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January 6, 2014
'Special feeling for everyone involved' - Watson
Like a politician brought back from the cold due to change at the top, Shane Watson is no longer an anguished voice in the Australian wilderness.
The most ardent in-house critic of the national team's former direction, Watson has added reason to feel satisfied about Australia's Ashes rampage this summer. They have come a long way since the fractious days of less than a year ago, when Watson and three others were suspended for a Test match in India as relationships with the former coach Mickey Arthur broke down.
The day after Australia completed a barely believable 5-0 sweep of England in the second of back-to-back Ashes series, Watson spoke of how Darren Lehmann had returned a sense of fun and balance to a dressing room that had become insular, intense and often unpleasant during the latter days of Arthur's tenure.
Watson did not enjoy the "high performance" direction the team culture had taken, and was not shy about saying so. As a result of this frankness, his relationship with the captain Michael Clarke suffered, and he was also stood down from the vice-captaincy. But Lehmann's appointment - and the wise medical counsel of the team doctor Peter Brukner - has allowed Watson to rehabilitate, as the team around him gathered strength in England before rumbling to the most comprehensive series triumph imaginable in Australia.
"Personally it makes it more sweet," Watson said. "To know that there were times when I knew I had to stand strong with my beliefs only for the betterment of what I thought was the amazing talent we had in the group. I certainly would never take back how I stood and voiced my opinions at certain times. I know that when there are down times, if you stand strong for long enough and persevere for long enough things might turn around and they certainly have in a way that I never expected.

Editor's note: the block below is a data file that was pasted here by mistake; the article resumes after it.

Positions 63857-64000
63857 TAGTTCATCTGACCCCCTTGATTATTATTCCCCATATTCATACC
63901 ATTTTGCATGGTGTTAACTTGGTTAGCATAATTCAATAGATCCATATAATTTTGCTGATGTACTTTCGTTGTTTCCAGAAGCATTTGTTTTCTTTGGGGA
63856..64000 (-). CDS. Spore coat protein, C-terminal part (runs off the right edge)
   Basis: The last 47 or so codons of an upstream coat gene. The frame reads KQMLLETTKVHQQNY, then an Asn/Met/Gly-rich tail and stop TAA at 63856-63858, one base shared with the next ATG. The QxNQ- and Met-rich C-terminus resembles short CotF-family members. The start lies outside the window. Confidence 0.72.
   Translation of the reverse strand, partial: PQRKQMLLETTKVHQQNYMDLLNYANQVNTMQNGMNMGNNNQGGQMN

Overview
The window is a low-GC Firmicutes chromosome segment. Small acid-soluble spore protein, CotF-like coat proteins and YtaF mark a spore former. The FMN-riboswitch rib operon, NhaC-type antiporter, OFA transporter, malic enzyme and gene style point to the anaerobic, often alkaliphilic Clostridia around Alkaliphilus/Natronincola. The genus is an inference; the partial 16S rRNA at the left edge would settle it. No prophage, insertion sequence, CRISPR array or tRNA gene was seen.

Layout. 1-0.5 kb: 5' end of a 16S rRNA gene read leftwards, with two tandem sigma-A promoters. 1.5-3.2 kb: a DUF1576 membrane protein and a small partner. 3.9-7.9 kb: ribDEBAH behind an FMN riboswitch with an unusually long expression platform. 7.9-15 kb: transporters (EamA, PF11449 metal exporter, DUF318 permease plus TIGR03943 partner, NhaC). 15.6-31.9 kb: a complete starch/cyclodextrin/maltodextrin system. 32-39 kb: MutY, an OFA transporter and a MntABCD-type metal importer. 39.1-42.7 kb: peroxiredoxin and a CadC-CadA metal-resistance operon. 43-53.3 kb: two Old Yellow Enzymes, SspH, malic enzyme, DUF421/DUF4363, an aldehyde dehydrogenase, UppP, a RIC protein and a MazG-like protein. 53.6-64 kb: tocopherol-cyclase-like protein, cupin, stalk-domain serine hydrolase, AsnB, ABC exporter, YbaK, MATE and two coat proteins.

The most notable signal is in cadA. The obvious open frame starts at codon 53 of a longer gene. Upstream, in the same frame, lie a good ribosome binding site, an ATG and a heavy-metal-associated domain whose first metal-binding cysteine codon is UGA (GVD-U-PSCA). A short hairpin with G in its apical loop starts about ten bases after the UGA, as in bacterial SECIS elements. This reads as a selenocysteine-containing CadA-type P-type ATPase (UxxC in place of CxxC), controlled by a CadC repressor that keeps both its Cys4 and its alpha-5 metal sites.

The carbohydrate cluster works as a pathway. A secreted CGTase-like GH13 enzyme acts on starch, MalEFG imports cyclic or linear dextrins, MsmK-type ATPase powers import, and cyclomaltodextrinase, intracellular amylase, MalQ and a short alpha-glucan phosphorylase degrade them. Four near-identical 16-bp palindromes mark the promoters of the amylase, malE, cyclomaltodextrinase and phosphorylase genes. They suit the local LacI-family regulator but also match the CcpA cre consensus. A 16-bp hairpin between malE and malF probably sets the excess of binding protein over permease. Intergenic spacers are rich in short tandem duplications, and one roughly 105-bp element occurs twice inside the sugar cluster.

"I've always had certain beliefs and I've been lucky enough to be around so many great teams, whether it was the Australian team or other teams that I've played in. I got to know most importantly that you need to be making sure you're having a lot of fun because it's a game that if you take too seriously - and I do at times, and I've always got to turn myself around - you can really get too internal and the game gets too much for you. That's what was happening in the Australian team."
Reflecting on the team room of 12 months ago, Watson said the concept of having fun and enjoying the game had been forsaken in pursuing goals that seemingly became less attainable the harder the team aspired to them. Lehmann reduced the tension in the air, while at the same time encouraging his players to be themselves. By adding perspective to the team, Watson said Lehmann had helped make the quest for the Ashes a challenge to be enjoyed rather than an all-consuming struggle to be endured.
Largely thanks to Lehmann,Watson said the reality of playing cricket for Australia now matches up to the dream of doing so. "That it was meant to be the time of your life had gone out the window," Watson said. "It was more so you had to be desperate and put every other part of your life on hold to become the best player and best team in the world instead of just getting the perfect balance, which means you're more chance of actually putting the performances on the board as a team and individually. And Darren knew that from experience and that's exactly what he implemented.
"I know how lucky I am to be involved in such a special environment because it doesn't always come along.
"It's not just something you stumble across, it's something that people do put a lot of time and effort in certain ways to be able to make sure that an environment like this is created and that's the amazing skill that Darren Lehmann has brought in. It really is an absolute pleasure to be a part of, not just the dream of playing cricket for Australia, but to actually be involved in something that is so much fun, that's the reason I started playing and why I'm playing now."
Daniel Brettig is an assistant editor at ESPNcricinfo. He tweets hereFeeds: Daniel Brettig
© ESPN Sports Media Ltd.
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The thrills are rather low-octane, the skills are a bit lightweight, and the tournament overly India-centric
Twenty years on, Shivnarine Chanderpaul continues to be understated, underestimated. And that doesn't bother him. What's not to like?
Also, high scores and low averages, most ducks in international cricket, and the 12-year-old Test player
Of the 85 Tests that Bangladesh have played so far, they've lost 70 and won just four. Those stats are easily the worst among all teams when they'd played as many Tests
Former New Zealand seamer Gavin Larsen talks about wobbly seam-up bowling, the 1992 World Cup, and his role in the next tournament
Kids mimic the cricket heroes of the day, so the problem of throwing must be tackled before players reach the first-class level
But you can't expect a turnaround unless pitches, umpiring and practice facilities are simultaneously improved